What do two question marks together mean in C#?

Post author: Adam VanBuskirk
Adam VanBuskirk
7/29/23 in

In C#, two question marks together (??) represent the null-coalescing operator. The null-coalescing operator is used to provide a concise way to handle null values and perform a fallback action or provide a default value when a nullable expression evaluates to null. It is particularly useful for handling null reference exceptions and simplifying null checks.

The syntax of the null-coalescing operator is as follows:

expression1 ?? expression2

Here’s how it works:

  1. If expression1 is not null, the result of the expression is the value of expression1.
  2. If expression1 is null, the result of the expression is the value of expression2.

Here are multiple examples to illustrate its usage:

Example 1: Using the null-coalescing operator with non-nullable types:

int? nullableInt = null;
int nonNullableInt = nullableInt ?? 42;

Console.WriteLine(nonNullableInt); // Output: 42

In this example, nullableInt is assigned the value of null. When using the null-coalescing operator, since nullableInt is null, the default value 42 is used for nonNullableInt.

Example 2: Using the null-coalescing operator with strings:

string nullableString = null;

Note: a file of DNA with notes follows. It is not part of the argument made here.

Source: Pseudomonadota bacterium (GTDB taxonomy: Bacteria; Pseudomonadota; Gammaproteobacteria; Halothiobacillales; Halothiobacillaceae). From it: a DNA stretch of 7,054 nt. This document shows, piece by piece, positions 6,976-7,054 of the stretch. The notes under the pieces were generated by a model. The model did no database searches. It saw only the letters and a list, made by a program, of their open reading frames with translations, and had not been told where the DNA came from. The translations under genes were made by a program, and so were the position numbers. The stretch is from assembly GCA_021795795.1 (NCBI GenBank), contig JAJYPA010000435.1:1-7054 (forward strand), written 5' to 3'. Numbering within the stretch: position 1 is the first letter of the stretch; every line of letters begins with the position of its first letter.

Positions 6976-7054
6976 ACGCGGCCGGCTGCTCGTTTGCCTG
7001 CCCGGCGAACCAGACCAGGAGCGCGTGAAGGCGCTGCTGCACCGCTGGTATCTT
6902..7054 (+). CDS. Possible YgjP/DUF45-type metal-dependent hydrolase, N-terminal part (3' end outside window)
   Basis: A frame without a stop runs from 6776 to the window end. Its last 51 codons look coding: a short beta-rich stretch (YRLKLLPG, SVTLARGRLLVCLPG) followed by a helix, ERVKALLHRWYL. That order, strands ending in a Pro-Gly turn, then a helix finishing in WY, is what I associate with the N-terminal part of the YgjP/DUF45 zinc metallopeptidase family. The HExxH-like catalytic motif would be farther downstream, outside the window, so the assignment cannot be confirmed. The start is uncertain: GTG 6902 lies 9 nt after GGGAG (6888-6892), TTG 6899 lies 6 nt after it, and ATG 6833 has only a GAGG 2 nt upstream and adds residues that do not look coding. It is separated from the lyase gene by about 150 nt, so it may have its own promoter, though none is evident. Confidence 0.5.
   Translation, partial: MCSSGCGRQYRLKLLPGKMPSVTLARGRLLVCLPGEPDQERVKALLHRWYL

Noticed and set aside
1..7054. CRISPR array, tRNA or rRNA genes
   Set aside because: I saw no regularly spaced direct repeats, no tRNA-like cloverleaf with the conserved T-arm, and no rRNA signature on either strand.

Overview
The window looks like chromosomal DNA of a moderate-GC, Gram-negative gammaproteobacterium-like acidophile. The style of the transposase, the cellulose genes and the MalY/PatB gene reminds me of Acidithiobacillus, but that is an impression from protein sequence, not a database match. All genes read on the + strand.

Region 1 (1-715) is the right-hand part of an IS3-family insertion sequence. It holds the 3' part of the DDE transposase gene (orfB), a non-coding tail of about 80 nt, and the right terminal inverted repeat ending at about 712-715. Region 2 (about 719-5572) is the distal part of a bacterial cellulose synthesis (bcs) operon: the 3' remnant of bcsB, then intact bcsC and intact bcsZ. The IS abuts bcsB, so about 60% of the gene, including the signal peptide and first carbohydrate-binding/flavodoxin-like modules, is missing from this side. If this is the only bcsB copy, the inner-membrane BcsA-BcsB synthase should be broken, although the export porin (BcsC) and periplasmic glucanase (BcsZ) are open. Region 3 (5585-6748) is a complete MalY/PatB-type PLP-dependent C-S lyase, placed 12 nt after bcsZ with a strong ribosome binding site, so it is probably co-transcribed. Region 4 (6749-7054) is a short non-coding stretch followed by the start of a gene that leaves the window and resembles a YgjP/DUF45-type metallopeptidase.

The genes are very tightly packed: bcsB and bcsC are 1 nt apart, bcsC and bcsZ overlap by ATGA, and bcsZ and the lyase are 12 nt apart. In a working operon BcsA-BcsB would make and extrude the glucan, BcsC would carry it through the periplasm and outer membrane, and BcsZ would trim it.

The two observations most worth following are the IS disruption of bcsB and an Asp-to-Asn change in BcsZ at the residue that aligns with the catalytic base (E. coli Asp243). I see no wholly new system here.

string nonNullableString = nullableString ?? "Hello, world!";

Console.WriteLine(nonNullableString); // Output: Hello, world!

Here, nullableString is null, so the null-coalescing operator replaces it with the default string "Hello, world!".

Example 3: Using the null-coalescing operator with custom classes:

class Person
    public string Name { get; set; }

Person nullablePerson = null;
Person nonNullablePerson = nullablePerson ?? new Person { Name = "John Doe" };

Console.WriteLine(nonNullablePerson.Name); // Output: John Doe

In this example, nullablePerson is null, so the null-coalescing operator creates a new Person instance with the name “John Doe” and assigns it to nonNullablePerson.

Example 4: Combining multiple null-coalescing operators:

string firstName = null;
string lastName = "Doe";

string fullName = firstName ?? "John" ?? lastName ?? "Unknown";

Console.WriteLine(fullName); // Output: John

In this case, the first non-null value in the chain is "John", so fullName is assigned the value "John".

The null-coalescing operator is a powerful tool for handling null values in a concise manner, making code more readable and less prone to null reference exceptions. Keep in mind that expression1 and expression2 must be compatible types or implicitly convertible to each other, or else a compile-time error will occur.

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